Kerry for continued US assistance for Pakistan


US Secretary of State John Kerry has rejected a Congressman’s suggestion on cutting off assistance for Pakistan, advocating that such a move would be unwise in view of bilateral cooperation on high-stakes issues.
“Well, you know the old saying, Dana, about cutting off your nose to spite your face. Cutting off aid to Pakistan would not be a good move, certainly, at this point in time, for a lot of different reasons”, Kerry firmly told Republican Congressman Dana Rohrabacher during a Congressional hearing.
Rohrabacher, who has a history of adopting anti-Pakistan stances, was insisting that instead of conducting quiet diplomacy Washington should stop aid to Pakistan over imprisonment of Pakistani doctor, Shakeel Afridi. Dr Afridi, working for CIA, ran a fake vaccination campaign in the hunt for Osama bin Laden, but has been jailed due to his links with militants.
“We are working with Pakistan with respect to nuclear weapons safety and nonproliferation. We are working with Pakistan to get our supplies both in and out of Afghanistan,” Kerry said while underscoring Pakistan’s key importance in the countdown to 2014 military drawdown from neighbouring landlocked Afghanistan.
Kerry was testifying before the House Foreign Affairs Committee on the Obama administration’s request for 2014 budget. Pakistan is expected to receive $1.2 billion in economic and military assistance in the new fiscal year.
In his answer, the top US diplomat also reminded the Congressman of Pakistan’s sacrifices in the fight against terrorists, saying the country lost perhaps 50,000 people in the last years to terror.
He also drew the lawmakers’ attention to complications surrounding the issue of Dr Afridi, saying, “It is just not as simple as holding everything accountable to one thing where they – they assert that there were certain laws that were broken.”
Questioned by another lawmaker about his perspective on India’s role in Afghanistan, Kerry said New Delhi can play an important role but at the same time pointed out implications of a complicated circle between Pakistan, India and Afghanistan.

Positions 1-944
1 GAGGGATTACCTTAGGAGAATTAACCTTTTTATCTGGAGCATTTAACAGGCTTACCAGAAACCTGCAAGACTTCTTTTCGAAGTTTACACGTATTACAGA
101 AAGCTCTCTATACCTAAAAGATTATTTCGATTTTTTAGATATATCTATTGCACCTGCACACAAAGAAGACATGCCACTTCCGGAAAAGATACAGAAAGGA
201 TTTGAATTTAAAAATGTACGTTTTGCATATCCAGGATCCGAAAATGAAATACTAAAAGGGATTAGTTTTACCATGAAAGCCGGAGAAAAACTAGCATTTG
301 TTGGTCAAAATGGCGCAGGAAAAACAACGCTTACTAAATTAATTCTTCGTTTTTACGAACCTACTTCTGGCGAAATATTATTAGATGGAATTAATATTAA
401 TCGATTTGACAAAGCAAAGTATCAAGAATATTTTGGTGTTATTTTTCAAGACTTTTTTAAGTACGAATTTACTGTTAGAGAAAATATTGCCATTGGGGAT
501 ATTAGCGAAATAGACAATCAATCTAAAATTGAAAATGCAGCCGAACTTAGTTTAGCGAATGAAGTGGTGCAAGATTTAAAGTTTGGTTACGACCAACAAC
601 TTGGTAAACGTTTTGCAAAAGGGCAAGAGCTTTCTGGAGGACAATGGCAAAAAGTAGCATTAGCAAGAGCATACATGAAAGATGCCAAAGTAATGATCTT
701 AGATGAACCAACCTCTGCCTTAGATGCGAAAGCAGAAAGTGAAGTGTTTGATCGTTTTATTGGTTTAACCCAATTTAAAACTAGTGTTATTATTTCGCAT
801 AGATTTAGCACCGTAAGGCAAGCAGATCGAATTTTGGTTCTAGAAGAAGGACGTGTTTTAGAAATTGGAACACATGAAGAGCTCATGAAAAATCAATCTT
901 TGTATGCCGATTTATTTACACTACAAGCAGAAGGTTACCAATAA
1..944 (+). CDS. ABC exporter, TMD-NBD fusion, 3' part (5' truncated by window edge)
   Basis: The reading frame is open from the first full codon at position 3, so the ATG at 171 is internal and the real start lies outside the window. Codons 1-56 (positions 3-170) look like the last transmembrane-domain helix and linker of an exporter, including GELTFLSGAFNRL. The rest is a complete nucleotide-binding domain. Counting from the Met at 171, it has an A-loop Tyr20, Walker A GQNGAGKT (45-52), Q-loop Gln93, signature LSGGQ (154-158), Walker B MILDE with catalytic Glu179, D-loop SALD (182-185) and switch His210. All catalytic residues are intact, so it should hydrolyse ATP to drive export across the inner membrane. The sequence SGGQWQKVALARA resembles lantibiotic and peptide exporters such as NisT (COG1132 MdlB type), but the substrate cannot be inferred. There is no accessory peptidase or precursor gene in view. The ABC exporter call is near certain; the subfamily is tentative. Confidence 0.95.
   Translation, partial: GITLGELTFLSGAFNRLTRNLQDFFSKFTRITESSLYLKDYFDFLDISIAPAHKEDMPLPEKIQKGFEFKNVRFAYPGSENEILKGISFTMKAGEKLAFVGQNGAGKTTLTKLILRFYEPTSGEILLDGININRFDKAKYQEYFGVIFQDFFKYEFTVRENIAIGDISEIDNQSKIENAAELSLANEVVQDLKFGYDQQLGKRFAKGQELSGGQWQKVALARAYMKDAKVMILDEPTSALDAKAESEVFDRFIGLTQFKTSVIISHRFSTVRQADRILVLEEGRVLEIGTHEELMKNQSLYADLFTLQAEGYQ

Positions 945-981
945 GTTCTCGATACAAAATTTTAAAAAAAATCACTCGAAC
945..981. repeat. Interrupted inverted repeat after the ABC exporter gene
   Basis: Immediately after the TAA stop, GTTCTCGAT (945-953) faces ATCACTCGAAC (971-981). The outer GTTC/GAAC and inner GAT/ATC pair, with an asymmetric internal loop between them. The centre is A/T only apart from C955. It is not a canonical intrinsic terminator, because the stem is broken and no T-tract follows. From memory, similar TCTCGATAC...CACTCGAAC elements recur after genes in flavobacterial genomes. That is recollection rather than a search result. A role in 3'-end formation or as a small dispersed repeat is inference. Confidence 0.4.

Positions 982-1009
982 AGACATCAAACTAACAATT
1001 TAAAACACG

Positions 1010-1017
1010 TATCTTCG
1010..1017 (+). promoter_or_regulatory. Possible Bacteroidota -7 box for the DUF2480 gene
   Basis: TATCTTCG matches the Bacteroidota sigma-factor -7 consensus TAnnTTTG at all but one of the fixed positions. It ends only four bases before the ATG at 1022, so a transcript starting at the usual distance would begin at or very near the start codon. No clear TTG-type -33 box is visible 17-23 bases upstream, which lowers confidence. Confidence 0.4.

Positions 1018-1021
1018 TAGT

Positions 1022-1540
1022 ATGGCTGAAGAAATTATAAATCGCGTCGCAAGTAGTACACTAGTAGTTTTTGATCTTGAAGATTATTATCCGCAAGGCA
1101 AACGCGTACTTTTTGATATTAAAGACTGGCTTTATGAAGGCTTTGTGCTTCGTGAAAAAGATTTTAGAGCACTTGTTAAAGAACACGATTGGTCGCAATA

“I’ve always believed in – because of their democracy, because of their tradition, there are great reasons for us to partner with India in many significant ways. But India and Pakistan obviously have a very different relationship. And so it’s a very complicated circle between Afghanistan, Pakistan, India.”
He also noted that the extent of Indian presence in Afghanistan, affects Islamabad’s views.
“How much India’s in Afghanistan affects Pakistan’s views, and they each have a capacity to see bad things happening depending on what the other does. So we have to work at that diligently.”
In his prepared statement for the testimony, Kerry noted, “Washington’s anti-terrorism assistance funding has helped the lives of hundreds of people in places like Pakistan, India, Lebanon, by training law enforcers to detect and neutralise explosive devices and help us interdict plots before they come to our shores.”
“Our 2014 budget request maintains our commitments to advancing peace, security and stability in places where all three can be very scarce commodities”.
On Afghanistan, Kerry informed the panel that Washington and Kabul are continuing their negotiations on a bilateral security agreement on future engagement with that country, where U.S.-led forces will end combat mission in 2014.
“Well, they’re proceeding. I think they’re going effectively. I had a very good meeting with President (Hamid) Karzai (of Afghanistan) a few weeks ago. I think he is well-disposed to want to finalize that agreement. I think it’s in everybody’s interests to do so. I have confidence that that will happen.”


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